Each of the Schedule 1 Foundation Claims, which would otherwise be receivables payable in cash to the respective Schedule 1 Foundation as part of distributions by the Trustee, has been assigned to the Trustee and will, to some extent, fund a portion of the monetary clawback exposure of its respective Fiduciary Defendants. (The form of “Assignment of Net Equity Claims” (the “Assignment”) is the final page attached to the Settlement Agreement.) Installment 76 went into some detail as to the problematic aspects of the participation by the Schedule 1 Foundations in the Settlement Agreement process and the question of potential prohibited “private benefit and inurement” under IRS rules.
A number of observations can be made as to the 2011 Forms 990-PF of the Posted Foundations:
1. Each of the 2011 Forms 990-PF of the Posted Foundations reflects on line 15 of its Part II Balance Sheet as a substantial “other asset” an item that is explained in a later statement as “Estimated SIPC Recovery – Madoff Theft Loss.” For the Tepper Foundation, the amount reflected is $47,093, and for the JW Foundation, the amount reflected is $137,690. However, by April 13, 2012, and prior to the time of filing with the IRS of their respective 2011 Forms 990-PF (June 25, 2012 as to the Tepper Foundation and May 16, 2012 as to the JW Foundation (collectively, the “Forms 990-PF Filing Dates”)), the Settlement Agreement had already been signed, and each of the Posted Foundations had agreed on a fixed amount for the Schedule 1 Foundation Claim at a materially lower figure than that reflected on the respective Form 990-PF. The amount reflected and its percentage of the original estimate is $30,895 (65.6%) as to the Tepper Foundation and $70,050 (50.8%) as to the JW Foundation. It would appear that an explanation of the difference or substitution of the known agreed-upon figure would be better disclosure than continuing the higher estimated amount that the Posted Foundations had carried in their Forms 990-PF for several years.
2. Neither of the 2011 Forms 990-PF of the Posted Foundations reflects any offset, encumbrance or liability, either in the Part II Balance Sheet or an explanatory statement, as to its having assigned its Schedule 1 Foundation Claim to the Trustee pursuant to the Settlement Agreement and the Assignment, which were executed well before the Forms 990-PF Filing Dates. If the Posted Foundations reported the estimated Schedule 1 Foundation Claim as an asset on the accrual basis as discussed in item 1 above, it would appear that the Assignment should be reported as well, even if as a subsequent event statement.
3. It is interesting that, while neither of the 2011 Forms 990-PF of the Posted Foundations evidences a “paid preparer” on page 13 (as is also the case for the 2010 Forms 990-PF of each of the Schedule 1 Foundations for that matter), each shares the same address, provides the identical reporting format for the Schedule 1 Foundation Claim and reflects no compensated employees. The IRS Instructions for Form 990-PF provide the following on page 30:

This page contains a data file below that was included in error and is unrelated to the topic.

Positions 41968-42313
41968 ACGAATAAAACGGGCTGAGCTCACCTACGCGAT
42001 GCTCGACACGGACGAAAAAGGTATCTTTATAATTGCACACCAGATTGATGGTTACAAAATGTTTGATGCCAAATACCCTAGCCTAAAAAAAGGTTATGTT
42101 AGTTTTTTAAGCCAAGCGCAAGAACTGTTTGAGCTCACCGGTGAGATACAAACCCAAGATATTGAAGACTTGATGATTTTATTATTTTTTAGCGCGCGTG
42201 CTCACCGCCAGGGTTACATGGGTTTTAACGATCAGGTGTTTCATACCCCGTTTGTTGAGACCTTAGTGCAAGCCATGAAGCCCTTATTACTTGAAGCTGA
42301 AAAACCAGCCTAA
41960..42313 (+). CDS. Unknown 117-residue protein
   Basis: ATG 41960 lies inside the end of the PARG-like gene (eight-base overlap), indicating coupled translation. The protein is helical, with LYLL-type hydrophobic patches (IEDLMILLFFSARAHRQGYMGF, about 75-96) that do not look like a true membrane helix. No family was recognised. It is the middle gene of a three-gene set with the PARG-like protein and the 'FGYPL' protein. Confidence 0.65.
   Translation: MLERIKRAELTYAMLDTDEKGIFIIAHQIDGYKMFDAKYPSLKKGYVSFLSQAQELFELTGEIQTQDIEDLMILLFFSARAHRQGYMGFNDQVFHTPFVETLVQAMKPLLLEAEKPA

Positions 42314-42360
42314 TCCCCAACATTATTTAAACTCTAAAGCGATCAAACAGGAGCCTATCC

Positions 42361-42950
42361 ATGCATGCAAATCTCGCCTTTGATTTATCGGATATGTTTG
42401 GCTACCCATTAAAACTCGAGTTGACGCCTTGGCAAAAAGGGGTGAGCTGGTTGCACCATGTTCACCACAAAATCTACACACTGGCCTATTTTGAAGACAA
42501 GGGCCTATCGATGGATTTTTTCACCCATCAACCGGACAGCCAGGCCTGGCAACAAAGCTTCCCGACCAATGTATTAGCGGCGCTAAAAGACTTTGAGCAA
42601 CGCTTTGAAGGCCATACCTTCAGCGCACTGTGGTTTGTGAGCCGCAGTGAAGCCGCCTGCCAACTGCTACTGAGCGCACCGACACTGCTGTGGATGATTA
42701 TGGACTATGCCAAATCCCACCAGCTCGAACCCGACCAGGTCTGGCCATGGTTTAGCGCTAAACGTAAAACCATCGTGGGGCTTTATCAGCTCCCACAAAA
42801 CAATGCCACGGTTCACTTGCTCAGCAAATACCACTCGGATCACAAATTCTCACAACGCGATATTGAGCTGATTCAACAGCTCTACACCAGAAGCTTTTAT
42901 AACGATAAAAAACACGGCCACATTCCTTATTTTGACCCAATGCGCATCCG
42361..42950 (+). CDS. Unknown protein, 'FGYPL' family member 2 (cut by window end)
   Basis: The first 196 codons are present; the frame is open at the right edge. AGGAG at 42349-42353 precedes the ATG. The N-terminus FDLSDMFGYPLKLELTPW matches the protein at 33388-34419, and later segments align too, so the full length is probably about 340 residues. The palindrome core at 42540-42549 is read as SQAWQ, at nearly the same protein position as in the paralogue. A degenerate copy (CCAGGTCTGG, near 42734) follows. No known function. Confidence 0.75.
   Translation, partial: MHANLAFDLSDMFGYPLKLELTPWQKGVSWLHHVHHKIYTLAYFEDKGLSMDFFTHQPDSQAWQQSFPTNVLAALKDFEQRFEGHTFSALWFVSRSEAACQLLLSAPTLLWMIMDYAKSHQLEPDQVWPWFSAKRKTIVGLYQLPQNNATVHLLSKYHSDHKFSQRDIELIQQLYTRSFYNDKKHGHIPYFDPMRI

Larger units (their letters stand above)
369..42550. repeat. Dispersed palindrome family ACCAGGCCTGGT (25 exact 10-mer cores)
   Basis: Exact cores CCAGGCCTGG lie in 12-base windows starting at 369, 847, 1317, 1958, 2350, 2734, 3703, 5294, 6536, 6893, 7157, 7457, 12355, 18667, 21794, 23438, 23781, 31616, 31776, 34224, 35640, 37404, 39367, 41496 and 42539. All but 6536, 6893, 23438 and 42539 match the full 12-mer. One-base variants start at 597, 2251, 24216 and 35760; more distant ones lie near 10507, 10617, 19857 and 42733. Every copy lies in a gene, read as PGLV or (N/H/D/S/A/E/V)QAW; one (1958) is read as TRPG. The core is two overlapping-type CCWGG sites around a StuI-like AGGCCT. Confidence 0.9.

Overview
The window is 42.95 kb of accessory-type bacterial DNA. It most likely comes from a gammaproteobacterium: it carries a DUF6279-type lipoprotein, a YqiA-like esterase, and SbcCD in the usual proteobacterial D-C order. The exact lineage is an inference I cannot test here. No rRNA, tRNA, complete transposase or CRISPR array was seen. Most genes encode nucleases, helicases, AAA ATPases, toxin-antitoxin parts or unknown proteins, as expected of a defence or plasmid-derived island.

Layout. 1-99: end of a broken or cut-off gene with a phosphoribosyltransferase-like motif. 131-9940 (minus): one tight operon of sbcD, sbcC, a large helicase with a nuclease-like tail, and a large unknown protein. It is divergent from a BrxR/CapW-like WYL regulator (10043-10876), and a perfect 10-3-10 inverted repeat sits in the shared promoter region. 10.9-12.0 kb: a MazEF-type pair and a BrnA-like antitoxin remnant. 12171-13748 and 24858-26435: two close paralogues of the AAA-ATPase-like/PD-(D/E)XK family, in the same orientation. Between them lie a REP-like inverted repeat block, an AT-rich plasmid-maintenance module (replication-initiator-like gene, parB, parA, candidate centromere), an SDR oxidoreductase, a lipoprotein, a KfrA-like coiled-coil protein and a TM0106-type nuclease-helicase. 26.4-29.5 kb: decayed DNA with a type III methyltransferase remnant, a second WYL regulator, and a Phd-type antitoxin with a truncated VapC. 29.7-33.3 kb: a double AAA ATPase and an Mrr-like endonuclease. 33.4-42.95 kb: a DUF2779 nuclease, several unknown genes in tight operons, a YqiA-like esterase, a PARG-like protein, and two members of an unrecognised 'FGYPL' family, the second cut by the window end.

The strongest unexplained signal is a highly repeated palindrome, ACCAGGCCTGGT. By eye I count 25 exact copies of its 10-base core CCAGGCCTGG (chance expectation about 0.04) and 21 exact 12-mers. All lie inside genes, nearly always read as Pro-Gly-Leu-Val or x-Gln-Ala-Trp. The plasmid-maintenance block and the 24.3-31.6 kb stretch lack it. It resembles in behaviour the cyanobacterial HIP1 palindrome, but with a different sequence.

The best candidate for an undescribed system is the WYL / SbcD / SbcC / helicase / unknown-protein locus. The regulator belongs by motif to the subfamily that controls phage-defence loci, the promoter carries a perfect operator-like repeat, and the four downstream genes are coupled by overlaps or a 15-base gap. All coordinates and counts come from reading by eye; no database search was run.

Generally, anyone who is paid to prepare the organization’s tax return must sign the return and fill in the Paid Preparer Use Only area. An employee of the filing organization is not a paid preparer.
By implication, an employee of another entity who prepares the organization’s tax return may be a paid preparer. The Instructions do invite the organization to consult with the IRS as to whether a preparer is required to sign the return.
4. In light of considerations such as those in items 1 through 3 above, an officer or trustee of a private foundation, such as the Presidents of the Posted Foundations, should be aware that he or she signs a Form 990-PF with the following affirmation:
Under penalties of perjury, I declare that I have examined this return, including accompanying schedules and statements, and to the best of my knowledge and belief, it is true, correct and complete.
Preparation of Forms 990-PF can be complex, especially when concerns may be potentially present about imposition of excise taxes, duty of loyalty, possible conflicts of interest of fiduciaries and the IRS rules regarding private benefit and inurement. Because the Forms 990-PF are permanently and universally available on the Internet, private foundations and their fiduciaries are well-advised to seek competent guidance and counsel in their preparation and filing.
Now that the November 15, 2012 final IRS filing date (including permitted extensions) for 2011 Forms 990-PF by calendar year foundations has passed, the 2011 Forms 990-PF of the remaining Schedule 1 Foundations should be appearing on GuideStar within the next several months.
[To be continued in Installment 88]